17. Thiamin-responsive maple-syrup-urine disease: decreased affinity of the mutant branched-chain alpha-keto acid dehydrogenase for alpha-ketoisovalerate and thiamin pyrophosphate.

    PubMed Central

    Chuang, D T; Ku, L S; Cox, R P

    1982-01-01

    The biochemical basis for the therapeutic effects of thiamin in thiamin-responsive maple-syrup-urine disease (MSUD) was investigated in intact and disrupted fibroblast cultures from normals and patients with various forms of MSUD. Decarboxylation of alpha-keto[1-14C]isovalerate (KIV) by intact cells from a thiamin-responsive MSUD patient was at 30-40% of the normal rate with or without thiamin in the incubation medium. Under similar conditions, intact classical MSUD fibroblasts failed to decarboxylate KIV. Branched-chain alpha-keto acid (BCKA) dehydrogenase activity measured in disrupted cells from the thiamin-responsive subject showed sigmoidal kinetics in the absence of thiamin pyrophosphate (TPP), with an increased concentration of substrate needed for half-maximal velocity (K0.5 for KIV = 7 mM vs. 0.05 mM in normal cells). When assayed with 0.2 mM TPP present, the mutant enzyme showed (i) a shift in kinetics to near Michaelis-Menten type as observed with the normal BCKA dehydrogenase and (ii) a lower K0.5 value of 4 mM for KIV, suggesting a TPP-mediated increase in the mutant enzyme's affinity for substrate. By contrast, TPP increased only the Vmax and was without effect on the apparent Km for KIV of the BCKA dehydrogenase from cells of normals and patients with classical MSUD and variant thiamin-responsive MSUD (grade 3). Measurement of the apparent Km for TPP of the BCKA dehydrogenase from thiamin-responsive mutant MSUd cells showed a 16-fold increase in the constant to 25 microM compared to enzymes from normal or classical MSUD cells. These findings demonstrate that the primary defect in the thiamin-responsive MSUD patient is a reduced affinity of the mutant BCKA dehydrogenase for TPP that results in impaired oxidative decarboxylation of BCKA. PMID:6954481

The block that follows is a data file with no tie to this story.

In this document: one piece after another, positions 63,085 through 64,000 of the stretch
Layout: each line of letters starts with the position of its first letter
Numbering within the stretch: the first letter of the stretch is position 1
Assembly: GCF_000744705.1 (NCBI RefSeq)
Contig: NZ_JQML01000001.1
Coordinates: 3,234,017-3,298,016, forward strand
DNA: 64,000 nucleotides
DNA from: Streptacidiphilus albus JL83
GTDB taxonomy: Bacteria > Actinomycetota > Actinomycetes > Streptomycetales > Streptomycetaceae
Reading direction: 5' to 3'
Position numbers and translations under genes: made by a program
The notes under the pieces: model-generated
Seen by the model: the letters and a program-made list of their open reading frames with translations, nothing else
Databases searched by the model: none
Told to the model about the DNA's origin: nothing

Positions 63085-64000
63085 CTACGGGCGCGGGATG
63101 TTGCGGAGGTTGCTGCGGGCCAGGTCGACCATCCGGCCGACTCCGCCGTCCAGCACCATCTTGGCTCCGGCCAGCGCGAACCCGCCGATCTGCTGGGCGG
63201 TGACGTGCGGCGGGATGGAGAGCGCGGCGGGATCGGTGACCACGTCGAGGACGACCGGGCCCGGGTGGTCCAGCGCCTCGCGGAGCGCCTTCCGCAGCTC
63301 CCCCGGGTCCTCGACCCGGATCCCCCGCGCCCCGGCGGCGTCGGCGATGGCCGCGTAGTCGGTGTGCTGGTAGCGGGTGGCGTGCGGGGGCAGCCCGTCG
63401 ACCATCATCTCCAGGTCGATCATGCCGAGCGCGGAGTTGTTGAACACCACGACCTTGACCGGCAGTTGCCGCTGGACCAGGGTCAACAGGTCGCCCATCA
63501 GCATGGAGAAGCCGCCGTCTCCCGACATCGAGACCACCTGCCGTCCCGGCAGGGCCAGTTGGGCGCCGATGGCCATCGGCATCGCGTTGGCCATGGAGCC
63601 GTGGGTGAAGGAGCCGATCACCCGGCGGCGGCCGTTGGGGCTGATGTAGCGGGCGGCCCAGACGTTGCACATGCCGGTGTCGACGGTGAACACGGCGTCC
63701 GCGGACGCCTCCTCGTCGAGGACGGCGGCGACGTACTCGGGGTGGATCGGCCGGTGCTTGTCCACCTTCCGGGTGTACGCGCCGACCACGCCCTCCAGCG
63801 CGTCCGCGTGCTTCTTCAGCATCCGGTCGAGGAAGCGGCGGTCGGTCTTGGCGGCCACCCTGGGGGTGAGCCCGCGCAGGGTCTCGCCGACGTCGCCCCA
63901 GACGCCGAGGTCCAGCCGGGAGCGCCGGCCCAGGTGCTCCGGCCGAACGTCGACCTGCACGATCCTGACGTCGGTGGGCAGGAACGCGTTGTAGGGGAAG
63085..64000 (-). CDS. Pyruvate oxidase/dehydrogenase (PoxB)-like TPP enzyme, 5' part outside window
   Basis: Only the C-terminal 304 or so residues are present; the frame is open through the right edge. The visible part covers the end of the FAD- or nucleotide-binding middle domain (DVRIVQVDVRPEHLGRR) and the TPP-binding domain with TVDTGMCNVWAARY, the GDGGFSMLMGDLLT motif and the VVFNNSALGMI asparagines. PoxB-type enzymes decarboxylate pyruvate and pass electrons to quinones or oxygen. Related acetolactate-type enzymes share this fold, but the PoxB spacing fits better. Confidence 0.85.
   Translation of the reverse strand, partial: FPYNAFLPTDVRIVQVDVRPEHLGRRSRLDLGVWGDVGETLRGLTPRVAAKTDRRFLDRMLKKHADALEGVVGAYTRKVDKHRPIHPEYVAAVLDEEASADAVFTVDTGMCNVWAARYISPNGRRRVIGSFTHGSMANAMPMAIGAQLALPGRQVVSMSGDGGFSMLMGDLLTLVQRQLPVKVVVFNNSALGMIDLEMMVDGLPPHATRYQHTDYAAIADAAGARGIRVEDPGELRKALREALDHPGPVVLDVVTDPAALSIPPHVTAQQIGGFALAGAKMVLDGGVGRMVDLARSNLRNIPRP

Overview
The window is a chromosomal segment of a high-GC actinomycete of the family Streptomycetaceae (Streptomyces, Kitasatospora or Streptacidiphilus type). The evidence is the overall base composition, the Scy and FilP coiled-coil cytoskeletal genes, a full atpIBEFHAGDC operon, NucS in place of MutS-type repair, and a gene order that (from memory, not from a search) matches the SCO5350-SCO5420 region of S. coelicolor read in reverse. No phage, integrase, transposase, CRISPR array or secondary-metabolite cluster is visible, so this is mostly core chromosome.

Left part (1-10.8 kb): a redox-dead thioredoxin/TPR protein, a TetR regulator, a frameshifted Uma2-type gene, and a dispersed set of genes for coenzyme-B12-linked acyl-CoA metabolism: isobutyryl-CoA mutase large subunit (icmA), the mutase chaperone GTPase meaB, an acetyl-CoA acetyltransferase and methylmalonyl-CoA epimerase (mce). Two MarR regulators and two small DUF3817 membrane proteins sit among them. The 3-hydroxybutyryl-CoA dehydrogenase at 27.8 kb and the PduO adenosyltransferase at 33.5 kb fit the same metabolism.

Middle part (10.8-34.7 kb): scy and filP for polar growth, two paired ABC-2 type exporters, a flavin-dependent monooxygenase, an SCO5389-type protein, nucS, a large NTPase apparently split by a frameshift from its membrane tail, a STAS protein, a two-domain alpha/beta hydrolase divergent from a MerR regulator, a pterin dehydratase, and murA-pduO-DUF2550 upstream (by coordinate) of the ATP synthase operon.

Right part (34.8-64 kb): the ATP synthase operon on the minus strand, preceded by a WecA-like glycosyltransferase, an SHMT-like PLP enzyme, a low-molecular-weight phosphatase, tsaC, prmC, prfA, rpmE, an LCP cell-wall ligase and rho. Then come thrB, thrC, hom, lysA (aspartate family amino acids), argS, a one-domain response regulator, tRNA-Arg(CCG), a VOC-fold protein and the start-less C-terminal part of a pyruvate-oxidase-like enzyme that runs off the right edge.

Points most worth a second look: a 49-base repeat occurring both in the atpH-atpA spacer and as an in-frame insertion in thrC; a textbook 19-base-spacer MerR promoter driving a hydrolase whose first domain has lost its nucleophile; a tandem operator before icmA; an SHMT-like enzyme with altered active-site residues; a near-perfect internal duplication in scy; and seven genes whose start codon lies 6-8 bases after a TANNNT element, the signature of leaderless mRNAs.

18. Structure and function of the catalytic domain of the dihydrolipoyl acetyltransferase component in Escherichia coli pyruvate dehydrogenase complex.

    PubMed

    Wang, Junjie; Nemeria, Natalia S; Chandrasekhar, Krishnamoorthy; Kumaran, Sowmini; Arjunan, Palaniappa; Reynolds, Shelley; Calero, Guillermo; Brukh, Roman; Kakalis, Lazaros; Furey, William; Jordan, Frank

    2014-05-30

    The Escherichia coli pyruvate dehydrogenase complex (PDHc) catalyzing conversion of pyruvate to acetyl-CoA comprises three components: E1p, E2p, and E3. The E2p is the five-domain core component, consisting of three tandem lipoyl domains (LDs), a peripheral subunit binding domain (PSBD), and a catalytic domain (E2pCD). Herein are reported the following. 1) The x-ray structure of E2pCD revealed both intra- and intertrimer interactions, similar to those reported for other E2pCDs. 2) Reconstitution of recombinant LD and E2pCD with E1p and E3p into PDHc could maintain at least 6.4% activity (NADH production), confirming the functional competence of the E2pCD and active center coupling among E1p, LD, E2pCD, and E3 even in the absence of PSBD and of a covalent link between domains within E2p. 3) Direct acetyl transfer between LD and coenzyme A catalyzed by E2pCD was observed with a rate constant of 199 s(-1), comparable with the rate of NADH production in the PDHc reaction. Hence, neither reductive acetylation of E2p nor acetyl transfer within E2p is rate-limiting. 4) An unprecedented finding is that although no interaction could be detected between E1p and E2pCD by itself, a domain-induced interaction was identified on E1p active centers upon assembly with E2p and C-terminally truncated E2p proteins by hydrogen/deuterium exchange mass spectrometry. The inclusion of each additional domain of E2p strengthened the interaction with E1p, and the interaction was strongest with intact E2p. E2p domain-induced changes at the E1p active site were also manifested by the appearance of a circular dichroism band characteristic of the canonical 4'-aminopyrimidine tautomer of bound thiamin diphosphate (AP).